Beginning with the university’s first official president, William Stuart Nelson in the 1930s, public intellectual discourse has been a part of Dillard’s heritage. In the 1950s, Albert Dent organized the Edwin R. Embree Memorial Lecture Series whose guests included Eleanor Roosevelt, Thurgood Marshall, Mary McLeod Bethune, Martin Luther King Jr., and Jackie Robinson. Subsequently, Dillard presidents have assembled lectures that reflected their sensibilities. During Samuel DuBois Cook’s tenure, 1974 to 1997, he established a lyceum series and also built a fine arts center to provide a new venue for lectures, theater and music. Walter M. Kimbrough launched Brain Food in 2013, and has continued the tradition with speakers such as Iyanla Vanzant, Misty Copeland, Benjamin Crump and Michael Steele.  

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Dillard Professor to talk about City’s Post Katrina Planning Challenges during K10 Panel PDF Print E-mail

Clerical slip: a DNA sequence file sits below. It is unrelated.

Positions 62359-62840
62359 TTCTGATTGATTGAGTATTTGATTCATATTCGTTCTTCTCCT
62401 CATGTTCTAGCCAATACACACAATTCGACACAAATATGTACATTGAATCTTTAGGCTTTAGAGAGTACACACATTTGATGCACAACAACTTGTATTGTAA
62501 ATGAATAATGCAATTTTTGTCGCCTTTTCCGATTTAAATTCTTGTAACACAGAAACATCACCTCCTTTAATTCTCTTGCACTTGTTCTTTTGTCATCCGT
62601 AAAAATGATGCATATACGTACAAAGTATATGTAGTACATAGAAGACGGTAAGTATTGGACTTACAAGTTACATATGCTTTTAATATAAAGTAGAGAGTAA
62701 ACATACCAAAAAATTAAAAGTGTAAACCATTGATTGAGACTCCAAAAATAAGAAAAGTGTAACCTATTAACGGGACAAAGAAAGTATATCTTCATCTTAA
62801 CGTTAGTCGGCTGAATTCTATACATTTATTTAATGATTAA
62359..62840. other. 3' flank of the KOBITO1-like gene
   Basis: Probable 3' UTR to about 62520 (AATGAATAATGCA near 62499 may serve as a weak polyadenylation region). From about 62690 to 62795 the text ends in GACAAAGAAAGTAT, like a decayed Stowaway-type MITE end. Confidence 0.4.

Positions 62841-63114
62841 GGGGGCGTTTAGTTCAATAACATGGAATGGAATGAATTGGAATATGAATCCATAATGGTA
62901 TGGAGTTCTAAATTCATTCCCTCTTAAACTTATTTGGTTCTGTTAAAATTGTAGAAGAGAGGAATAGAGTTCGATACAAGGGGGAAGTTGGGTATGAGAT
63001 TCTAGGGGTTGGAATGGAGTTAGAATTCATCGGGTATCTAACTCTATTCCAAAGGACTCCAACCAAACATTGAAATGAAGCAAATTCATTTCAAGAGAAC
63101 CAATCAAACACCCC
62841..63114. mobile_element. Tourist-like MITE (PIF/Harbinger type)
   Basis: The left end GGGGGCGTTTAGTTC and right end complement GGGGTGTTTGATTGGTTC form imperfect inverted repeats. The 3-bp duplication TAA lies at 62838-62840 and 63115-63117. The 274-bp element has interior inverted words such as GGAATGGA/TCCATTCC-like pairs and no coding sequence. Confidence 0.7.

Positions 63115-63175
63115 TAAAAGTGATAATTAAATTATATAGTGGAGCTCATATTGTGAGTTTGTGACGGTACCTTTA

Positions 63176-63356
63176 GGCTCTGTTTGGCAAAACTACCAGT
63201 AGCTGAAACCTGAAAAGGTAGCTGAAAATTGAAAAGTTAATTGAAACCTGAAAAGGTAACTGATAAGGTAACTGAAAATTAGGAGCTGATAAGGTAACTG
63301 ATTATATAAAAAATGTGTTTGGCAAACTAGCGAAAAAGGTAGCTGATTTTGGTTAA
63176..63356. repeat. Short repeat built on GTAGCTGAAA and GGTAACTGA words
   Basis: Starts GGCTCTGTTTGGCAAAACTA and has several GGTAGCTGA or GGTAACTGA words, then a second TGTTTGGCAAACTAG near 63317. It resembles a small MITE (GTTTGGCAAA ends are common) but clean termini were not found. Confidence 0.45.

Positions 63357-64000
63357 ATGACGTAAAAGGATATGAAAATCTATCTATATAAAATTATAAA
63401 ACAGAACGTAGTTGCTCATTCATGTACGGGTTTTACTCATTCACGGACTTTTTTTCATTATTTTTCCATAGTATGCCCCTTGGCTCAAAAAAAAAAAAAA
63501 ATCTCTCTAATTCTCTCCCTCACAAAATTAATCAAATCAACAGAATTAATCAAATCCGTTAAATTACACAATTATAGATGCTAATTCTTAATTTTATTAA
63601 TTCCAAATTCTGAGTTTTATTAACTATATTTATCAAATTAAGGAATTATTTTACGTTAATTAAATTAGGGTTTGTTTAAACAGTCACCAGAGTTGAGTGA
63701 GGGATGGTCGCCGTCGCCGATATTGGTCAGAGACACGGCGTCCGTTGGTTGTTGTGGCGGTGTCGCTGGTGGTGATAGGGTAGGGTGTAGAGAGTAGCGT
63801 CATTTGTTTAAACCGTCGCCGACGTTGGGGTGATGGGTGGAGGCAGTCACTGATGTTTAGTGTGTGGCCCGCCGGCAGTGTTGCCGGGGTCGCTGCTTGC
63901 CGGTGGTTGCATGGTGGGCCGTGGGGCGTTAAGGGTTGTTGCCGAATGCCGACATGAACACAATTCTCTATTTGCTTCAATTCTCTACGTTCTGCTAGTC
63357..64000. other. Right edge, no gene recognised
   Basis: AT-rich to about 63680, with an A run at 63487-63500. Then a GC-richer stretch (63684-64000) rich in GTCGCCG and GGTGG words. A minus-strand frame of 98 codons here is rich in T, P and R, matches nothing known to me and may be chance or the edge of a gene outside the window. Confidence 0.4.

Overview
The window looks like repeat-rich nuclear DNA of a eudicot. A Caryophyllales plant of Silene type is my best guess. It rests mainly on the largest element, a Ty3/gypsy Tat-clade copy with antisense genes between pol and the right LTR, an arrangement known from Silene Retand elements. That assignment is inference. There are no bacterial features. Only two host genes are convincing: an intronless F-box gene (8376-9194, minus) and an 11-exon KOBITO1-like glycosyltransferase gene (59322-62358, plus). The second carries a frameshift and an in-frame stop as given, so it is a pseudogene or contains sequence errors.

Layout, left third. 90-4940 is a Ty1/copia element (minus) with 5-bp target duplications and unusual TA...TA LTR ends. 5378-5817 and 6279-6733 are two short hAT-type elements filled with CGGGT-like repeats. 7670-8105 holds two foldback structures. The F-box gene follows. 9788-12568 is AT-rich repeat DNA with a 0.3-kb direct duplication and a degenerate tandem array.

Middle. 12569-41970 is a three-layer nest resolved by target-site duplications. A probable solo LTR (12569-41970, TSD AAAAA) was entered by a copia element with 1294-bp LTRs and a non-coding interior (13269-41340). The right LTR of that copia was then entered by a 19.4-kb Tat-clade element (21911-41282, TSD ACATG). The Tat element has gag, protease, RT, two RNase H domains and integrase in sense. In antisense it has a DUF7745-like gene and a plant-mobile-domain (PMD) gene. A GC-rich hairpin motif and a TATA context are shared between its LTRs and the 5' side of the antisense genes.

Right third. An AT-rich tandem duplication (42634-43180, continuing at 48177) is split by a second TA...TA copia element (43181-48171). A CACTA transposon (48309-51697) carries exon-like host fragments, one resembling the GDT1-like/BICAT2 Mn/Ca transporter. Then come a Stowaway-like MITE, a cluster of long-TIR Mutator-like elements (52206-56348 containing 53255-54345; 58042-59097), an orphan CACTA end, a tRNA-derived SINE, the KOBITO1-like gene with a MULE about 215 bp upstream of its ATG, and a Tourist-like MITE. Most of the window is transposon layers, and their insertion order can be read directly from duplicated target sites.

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colins head shot(NEW ORLEANS, LA) – During a panel presentation “From Recovery to Resilience: Post-Katrina Planning in NOLA” at noon on Friday, August 28 at the Sheraton Hotel Dr. Robert Collins, professor of urban studies and public policy at Dillard University, will present his research on the recovery process, the current state of city planning, and the state of preparedness for future hurricanes. Collins will also provide recommendations on how the city planning process can make New Orleans a more resilient, sustainable, and equitable city.  

 In June, Collins’ essay “No More Planning by Surprise: City Planning Ten Years after Katrina” was released by The Data Center in their New Orleans Index at Ten Collection. The Data Center is an independent analysis group in Southeast Louisiana. In his essay, which is a sequel to one published five years ago, Collins focuses on land use in New Orleans and the difficulties encountered by the city as it sought to develop a unified recovery and rebuilding plan.